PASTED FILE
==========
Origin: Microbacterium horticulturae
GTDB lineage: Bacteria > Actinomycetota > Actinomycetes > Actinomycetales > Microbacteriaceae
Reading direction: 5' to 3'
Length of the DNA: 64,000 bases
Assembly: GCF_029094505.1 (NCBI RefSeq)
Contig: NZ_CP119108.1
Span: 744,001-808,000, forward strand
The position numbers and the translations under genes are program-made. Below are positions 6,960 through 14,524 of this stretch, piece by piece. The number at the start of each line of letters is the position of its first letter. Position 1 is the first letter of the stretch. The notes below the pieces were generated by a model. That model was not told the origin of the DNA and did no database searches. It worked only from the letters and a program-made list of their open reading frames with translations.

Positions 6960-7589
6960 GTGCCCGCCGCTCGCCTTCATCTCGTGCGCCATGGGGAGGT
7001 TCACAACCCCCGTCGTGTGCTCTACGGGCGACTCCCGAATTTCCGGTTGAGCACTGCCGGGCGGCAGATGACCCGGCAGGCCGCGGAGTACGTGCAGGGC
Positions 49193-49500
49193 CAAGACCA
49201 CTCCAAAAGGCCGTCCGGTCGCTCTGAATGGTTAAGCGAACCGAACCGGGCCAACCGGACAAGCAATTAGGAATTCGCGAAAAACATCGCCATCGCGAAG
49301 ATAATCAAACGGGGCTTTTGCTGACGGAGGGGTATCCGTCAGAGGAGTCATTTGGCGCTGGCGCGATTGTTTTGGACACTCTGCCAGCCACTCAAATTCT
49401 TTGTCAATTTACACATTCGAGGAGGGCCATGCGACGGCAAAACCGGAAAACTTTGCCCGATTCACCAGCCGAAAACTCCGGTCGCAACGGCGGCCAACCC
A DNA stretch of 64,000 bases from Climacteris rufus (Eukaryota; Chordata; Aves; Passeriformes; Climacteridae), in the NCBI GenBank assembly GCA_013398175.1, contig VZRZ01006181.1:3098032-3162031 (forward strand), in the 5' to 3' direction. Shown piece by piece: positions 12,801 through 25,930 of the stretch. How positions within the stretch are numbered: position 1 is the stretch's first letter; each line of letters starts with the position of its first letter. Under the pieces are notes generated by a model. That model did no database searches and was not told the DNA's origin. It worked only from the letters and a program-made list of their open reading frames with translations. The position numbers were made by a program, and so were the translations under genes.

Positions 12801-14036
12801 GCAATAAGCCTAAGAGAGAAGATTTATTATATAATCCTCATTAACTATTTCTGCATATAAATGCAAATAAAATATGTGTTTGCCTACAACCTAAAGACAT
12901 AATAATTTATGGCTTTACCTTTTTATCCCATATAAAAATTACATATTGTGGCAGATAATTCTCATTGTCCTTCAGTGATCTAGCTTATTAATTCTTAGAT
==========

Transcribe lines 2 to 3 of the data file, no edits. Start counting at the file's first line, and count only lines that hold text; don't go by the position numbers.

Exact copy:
GTDB lineage: Bacteria > Actinomycetota > Actinomycetes > Actinomycetales > Microbacteriaceae
Reading direction: 5' to 3'